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'Fame' academy hunts for leader; EDUCATION: Dismay that pounds 110,000 salary will draw a head from school.

Byline: Tony Collins

A NEW 'Fame-style' academy in Birmingham which hopes to develop future generations of stage, screen and music stars is looking for its own star performer to help lead the way.

The Birmingham Ormiston Academy, which is earmarked for Curzon Street in the city's Eastside learning quarter, is looking for a principal designate to help turn the dream into reality.

Sponsored by the Ormiston Education Trust and Birmingham City University, the academy is planning to become a centre of excellence in digital media and the performing arts for Birmingham youngsters aged 14 to 19.

And to make sure it finds the right person to lead the new academy, Ormiston is re-advertising the post after previously failing to land the right candidate, and is prepared to offer a salary of pounds 110,000 plus benefits.

Birmingham Ormiston Academy is due to open its doors to students for the first time in September 2011, although it is seeking to have a principal designate in place by next Easter.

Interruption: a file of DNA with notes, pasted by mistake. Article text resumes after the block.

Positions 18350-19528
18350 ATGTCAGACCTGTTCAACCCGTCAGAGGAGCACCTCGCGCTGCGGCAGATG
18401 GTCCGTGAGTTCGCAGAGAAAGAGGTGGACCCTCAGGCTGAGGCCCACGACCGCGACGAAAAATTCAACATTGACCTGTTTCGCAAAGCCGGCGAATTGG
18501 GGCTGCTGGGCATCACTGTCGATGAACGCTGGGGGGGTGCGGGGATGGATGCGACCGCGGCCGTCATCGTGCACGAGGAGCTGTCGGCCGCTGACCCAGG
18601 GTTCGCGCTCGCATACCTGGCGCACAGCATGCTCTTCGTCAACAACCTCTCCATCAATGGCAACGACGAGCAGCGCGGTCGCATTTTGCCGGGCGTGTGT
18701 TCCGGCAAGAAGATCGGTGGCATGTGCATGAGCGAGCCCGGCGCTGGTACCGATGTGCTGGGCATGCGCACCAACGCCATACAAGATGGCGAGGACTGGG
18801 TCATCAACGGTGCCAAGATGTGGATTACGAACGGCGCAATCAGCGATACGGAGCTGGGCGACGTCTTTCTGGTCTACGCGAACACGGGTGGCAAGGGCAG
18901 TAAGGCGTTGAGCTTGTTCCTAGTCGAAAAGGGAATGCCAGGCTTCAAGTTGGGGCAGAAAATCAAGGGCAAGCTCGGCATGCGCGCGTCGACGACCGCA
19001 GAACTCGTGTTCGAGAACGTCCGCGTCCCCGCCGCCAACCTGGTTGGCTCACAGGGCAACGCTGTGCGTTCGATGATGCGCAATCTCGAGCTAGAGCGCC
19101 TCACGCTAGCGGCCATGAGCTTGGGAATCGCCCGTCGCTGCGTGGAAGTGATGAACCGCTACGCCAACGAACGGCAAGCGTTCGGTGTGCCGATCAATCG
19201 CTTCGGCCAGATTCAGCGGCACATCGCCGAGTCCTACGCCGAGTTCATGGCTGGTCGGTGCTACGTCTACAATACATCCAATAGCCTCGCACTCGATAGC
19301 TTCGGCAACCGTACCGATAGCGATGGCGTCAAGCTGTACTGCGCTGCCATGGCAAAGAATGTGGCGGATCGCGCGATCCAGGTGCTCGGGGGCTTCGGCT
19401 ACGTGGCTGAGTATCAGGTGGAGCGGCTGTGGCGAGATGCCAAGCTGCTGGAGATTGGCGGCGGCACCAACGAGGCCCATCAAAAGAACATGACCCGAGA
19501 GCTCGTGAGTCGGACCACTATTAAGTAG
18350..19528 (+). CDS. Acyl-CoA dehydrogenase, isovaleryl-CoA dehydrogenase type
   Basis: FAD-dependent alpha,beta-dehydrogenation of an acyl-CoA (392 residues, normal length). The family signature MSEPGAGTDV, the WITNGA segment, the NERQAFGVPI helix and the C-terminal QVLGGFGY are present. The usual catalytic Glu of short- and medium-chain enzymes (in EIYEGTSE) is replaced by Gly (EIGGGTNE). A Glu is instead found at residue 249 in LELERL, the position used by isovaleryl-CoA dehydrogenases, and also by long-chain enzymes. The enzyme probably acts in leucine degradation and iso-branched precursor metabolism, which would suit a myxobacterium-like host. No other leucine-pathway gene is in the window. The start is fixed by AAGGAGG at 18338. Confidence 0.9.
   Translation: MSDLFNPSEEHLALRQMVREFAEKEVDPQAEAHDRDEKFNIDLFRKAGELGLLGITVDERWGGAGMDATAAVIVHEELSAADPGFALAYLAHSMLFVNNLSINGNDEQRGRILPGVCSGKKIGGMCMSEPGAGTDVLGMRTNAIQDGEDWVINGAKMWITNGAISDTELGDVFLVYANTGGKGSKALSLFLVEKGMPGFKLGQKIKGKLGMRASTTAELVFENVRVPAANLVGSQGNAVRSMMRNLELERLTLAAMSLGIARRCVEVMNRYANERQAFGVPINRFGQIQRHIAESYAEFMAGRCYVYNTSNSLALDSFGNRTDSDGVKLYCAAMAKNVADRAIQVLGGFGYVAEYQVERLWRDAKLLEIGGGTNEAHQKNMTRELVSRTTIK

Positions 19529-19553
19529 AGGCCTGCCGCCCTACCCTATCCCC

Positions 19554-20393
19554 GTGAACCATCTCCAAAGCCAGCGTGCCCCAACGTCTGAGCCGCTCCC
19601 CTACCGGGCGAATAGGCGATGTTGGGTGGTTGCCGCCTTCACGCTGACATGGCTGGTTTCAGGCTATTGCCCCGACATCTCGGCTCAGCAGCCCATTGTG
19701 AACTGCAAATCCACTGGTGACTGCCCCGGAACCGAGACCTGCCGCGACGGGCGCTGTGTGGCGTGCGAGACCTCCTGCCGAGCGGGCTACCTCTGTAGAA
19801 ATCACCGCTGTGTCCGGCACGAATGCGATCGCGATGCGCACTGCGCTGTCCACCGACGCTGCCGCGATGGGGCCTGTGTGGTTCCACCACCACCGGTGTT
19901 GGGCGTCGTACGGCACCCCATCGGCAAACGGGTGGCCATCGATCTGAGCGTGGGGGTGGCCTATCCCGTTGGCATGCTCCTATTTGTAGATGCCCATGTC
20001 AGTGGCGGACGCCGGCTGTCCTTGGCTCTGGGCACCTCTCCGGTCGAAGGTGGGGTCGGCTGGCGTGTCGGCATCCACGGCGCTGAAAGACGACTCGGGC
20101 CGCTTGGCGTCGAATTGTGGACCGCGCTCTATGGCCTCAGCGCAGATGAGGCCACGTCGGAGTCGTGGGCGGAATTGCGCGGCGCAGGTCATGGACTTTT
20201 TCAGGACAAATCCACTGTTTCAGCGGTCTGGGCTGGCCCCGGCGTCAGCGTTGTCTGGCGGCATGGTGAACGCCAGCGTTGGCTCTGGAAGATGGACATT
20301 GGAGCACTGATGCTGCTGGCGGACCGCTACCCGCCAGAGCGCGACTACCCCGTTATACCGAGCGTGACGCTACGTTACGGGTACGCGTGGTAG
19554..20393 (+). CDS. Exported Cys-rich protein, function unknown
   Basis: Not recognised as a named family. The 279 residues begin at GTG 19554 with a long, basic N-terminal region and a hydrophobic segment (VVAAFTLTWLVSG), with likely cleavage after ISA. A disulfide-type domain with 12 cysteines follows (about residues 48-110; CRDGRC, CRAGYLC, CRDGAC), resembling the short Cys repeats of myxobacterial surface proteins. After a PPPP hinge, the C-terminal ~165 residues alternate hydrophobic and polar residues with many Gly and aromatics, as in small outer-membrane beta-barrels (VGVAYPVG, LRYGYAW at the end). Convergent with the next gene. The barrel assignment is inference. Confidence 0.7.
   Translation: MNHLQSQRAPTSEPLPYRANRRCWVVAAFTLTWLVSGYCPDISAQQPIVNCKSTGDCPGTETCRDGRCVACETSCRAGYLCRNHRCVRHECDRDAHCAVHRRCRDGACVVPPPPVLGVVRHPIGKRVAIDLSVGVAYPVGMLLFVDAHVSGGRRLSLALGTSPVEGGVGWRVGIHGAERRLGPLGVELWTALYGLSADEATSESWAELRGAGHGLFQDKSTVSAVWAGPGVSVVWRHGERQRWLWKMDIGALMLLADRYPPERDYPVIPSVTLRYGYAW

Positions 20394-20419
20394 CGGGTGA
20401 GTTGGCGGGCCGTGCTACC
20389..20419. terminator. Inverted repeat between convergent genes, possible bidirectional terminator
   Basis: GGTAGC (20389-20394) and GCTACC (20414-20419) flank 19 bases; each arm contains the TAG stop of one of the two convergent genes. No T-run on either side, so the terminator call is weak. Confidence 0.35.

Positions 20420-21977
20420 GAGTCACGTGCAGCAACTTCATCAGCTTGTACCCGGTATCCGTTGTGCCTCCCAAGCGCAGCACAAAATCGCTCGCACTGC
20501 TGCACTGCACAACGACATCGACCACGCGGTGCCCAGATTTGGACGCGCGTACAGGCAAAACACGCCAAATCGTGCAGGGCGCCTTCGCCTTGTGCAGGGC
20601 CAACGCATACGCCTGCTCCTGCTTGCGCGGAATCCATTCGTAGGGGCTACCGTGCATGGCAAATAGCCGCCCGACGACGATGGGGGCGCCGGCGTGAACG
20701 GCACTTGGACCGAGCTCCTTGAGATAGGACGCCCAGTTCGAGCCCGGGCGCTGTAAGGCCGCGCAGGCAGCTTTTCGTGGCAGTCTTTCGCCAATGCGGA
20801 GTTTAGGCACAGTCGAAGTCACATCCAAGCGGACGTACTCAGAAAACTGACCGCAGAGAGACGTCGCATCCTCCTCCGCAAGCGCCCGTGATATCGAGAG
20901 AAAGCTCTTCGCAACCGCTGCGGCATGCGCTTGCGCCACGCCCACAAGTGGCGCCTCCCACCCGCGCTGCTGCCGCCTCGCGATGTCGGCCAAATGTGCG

A spokesman for Ormiston Education, which is based in the city's Jewellery Quarter, said: "We are looking for someone extremely special.

"The academy is to be built from the ground up and will be absolutely massive for this area.

"It is quite a competitive salary but we are determined to find the right person for the job, particularly as this is a readvertisement.

It's a very good post."

The advert, which has a closing date of December 16, described the new academy as an "ambitious venture" to establish a regional academy of national significance.

It added: "We need a strong, visionary principal to help build this project from its inception. There is no predecessor school so this is an exceptional opportunity to play a key part in the academy's creation and development."

But the Anti-Academies Alliance, which opposes schools being turned into privately-backed academies, said they feared the salary on offer would attract an existing head teacher to quit their school.

Spokesman Pete Jackson said: "We think it quite disturbing that academies are headhunting excellent heads from schools by offering such high salaries."

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Star centre: The proposed Birmingham Fame-style academy to be built at Eastside.
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Title Annotation:Features
Publication:Birmingham Mail (England)
Date:Dec 4, 2009
Words:365
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